In Jos, there was a dusk to dawn curfew. My parents had lived through a political/ethnic/religious/whatever crisis that had started three days before 9-11 and lasted about 4 days after. They had a refugee camp of around 200 people in and around the house. They heard about the World Trade centre from a professor on campus who had CNN. There were no phones then, but they figured I was probably ok.
At home, I slept a lot for the first few weeks. I dreamed a couple of times that I was on the pier and that a missile came and blew me away with another fellow. But somehow we survived and ended up at a party together with the terrorists. They looked sheepish and apologetic, and we were all polite to each other.
After 9-11 my parents invested in a dish to pick up free Saudi Arabian satellite TV and I would spend hours watching Arabic-subtitled CNN. I was obsessed with the news of the clean up efforts, the new pictures of downtown New York. Until after a while, it began to feel like there was just a little bit too much news coverage, a few too many memorials. People around me told me stories of where they had been during the Crisis, of loved ones who were still missing. The U.S. embassy brought to the University of Jos a photo exhibition by a New Yorker photographer of the tower rubble, the volunteers; the flags hanging slantwise in morning sun, the strange beauty of the collapsed rubble, like a ruined cathedral. They were beautiful photos. I was hungry to see New York healing. But as I stood beside all the Jos folks shaking their heads and murmuring about how terrible it was, I felt a little uncomfortable. When would Nigeria send around the world an exhibition of the Jos crisis in which nearly 2000 people were killed? It wouldn't happen. News of the crisis hardly even registered with people in Port Harcourt during the Association of Nigerian Authors convention in November. Their theme was the crisis in the Niger Delta, and discussion of that occupied most of the public airtime.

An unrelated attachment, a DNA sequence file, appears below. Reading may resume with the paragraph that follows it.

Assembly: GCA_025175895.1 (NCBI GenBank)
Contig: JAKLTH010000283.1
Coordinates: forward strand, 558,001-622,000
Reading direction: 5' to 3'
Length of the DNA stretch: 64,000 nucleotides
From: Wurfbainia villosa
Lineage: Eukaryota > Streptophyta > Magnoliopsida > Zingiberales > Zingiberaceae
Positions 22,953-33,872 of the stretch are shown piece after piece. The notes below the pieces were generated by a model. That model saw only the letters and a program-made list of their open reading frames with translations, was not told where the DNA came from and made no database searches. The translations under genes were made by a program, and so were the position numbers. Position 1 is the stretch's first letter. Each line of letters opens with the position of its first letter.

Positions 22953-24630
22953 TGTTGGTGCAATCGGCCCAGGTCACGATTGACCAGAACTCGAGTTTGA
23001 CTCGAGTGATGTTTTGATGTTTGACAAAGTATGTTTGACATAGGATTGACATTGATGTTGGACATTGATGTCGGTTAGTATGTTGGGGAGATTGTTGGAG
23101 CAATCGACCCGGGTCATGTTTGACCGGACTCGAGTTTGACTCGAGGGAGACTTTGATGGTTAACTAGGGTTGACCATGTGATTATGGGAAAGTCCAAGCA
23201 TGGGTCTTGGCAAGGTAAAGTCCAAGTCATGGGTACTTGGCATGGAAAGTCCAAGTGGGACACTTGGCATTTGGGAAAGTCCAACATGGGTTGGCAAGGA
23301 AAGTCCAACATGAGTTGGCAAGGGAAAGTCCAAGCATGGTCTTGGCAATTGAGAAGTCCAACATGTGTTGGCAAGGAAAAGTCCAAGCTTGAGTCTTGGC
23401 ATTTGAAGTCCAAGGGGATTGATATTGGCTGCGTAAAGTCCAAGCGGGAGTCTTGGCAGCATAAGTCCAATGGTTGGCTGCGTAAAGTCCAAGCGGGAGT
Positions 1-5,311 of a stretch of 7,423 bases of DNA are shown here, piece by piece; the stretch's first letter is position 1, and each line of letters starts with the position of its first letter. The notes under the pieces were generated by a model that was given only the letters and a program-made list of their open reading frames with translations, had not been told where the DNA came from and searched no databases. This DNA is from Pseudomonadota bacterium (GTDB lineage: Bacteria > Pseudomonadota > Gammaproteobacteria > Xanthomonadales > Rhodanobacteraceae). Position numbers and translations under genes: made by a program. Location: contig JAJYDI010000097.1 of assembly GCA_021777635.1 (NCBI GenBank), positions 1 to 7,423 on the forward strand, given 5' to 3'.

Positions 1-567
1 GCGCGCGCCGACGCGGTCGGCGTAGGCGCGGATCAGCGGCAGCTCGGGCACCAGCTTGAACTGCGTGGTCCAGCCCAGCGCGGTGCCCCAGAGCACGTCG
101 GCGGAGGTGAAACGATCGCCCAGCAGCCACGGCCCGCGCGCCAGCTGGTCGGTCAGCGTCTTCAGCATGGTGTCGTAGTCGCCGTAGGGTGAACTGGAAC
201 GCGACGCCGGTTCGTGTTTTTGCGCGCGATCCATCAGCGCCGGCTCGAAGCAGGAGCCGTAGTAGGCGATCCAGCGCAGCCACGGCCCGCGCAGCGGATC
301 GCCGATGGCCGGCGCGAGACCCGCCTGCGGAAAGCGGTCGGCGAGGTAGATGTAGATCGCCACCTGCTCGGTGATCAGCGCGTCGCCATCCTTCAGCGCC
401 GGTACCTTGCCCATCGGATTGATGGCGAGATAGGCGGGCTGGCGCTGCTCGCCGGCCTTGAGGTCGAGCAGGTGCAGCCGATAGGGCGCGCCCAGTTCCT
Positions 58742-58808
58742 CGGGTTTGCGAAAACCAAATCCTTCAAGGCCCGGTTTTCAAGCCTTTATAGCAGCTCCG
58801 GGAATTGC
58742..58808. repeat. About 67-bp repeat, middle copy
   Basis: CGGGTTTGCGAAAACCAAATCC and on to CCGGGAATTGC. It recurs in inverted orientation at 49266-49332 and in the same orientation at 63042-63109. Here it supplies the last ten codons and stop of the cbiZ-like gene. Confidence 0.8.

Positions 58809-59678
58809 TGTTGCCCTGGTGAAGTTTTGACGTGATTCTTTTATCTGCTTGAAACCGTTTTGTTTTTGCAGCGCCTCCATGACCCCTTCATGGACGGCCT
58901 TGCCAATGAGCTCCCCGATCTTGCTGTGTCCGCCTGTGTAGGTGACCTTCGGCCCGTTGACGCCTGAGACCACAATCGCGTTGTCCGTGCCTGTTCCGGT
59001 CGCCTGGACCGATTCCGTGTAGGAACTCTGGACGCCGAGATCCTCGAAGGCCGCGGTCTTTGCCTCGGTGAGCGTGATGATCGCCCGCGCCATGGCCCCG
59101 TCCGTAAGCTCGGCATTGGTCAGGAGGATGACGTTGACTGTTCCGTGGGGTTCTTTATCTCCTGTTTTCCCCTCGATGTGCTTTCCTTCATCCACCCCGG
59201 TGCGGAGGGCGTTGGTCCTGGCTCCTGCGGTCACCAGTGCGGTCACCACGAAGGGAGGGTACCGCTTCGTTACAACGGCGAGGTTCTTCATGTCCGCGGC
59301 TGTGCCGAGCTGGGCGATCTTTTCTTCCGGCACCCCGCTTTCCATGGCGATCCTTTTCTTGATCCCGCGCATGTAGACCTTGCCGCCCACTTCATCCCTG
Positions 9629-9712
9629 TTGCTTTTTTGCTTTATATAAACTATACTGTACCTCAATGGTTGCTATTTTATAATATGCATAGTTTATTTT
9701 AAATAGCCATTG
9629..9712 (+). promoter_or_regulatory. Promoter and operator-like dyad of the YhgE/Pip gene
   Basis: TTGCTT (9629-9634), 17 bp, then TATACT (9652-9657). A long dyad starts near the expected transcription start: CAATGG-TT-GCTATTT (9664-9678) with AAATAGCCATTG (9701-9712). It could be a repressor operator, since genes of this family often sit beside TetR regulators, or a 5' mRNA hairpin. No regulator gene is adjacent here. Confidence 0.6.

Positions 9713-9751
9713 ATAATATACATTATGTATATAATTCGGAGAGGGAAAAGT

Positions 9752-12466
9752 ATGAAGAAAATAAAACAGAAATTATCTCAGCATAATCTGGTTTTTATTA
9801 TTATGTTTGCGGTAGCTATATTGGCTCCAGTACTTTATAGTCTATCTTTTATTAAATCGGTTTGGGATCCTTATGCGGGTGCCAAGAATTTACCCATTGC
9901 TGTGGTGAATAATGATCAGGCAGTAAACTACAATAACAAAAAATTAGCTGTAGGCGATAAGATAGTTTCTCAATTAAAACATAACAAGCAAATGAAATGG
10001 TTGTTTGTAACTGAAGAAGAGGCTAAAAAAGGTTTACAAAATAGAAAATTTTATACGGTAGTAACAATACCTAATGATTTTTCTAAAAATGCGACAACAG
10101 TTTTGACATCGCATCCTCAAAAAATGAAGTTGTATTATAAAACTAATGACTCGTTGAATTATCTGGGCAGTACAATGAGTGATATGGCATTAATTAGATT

So, while I was hungry for the photos, I also began to feel a profound dis-ease, about flows of information, about priorities for world grief, about the implied importance of recognizing one disaster in daily and then monthly and then yearly memorials--whereas the other ones faded into individual stories of the families who had finally found their father washed up on a river bank a few kilometres away--about those who had never found their loved ones but figured they must be somewhere in the mass graves out by the barraks--the soldiers just shoveled bodies in.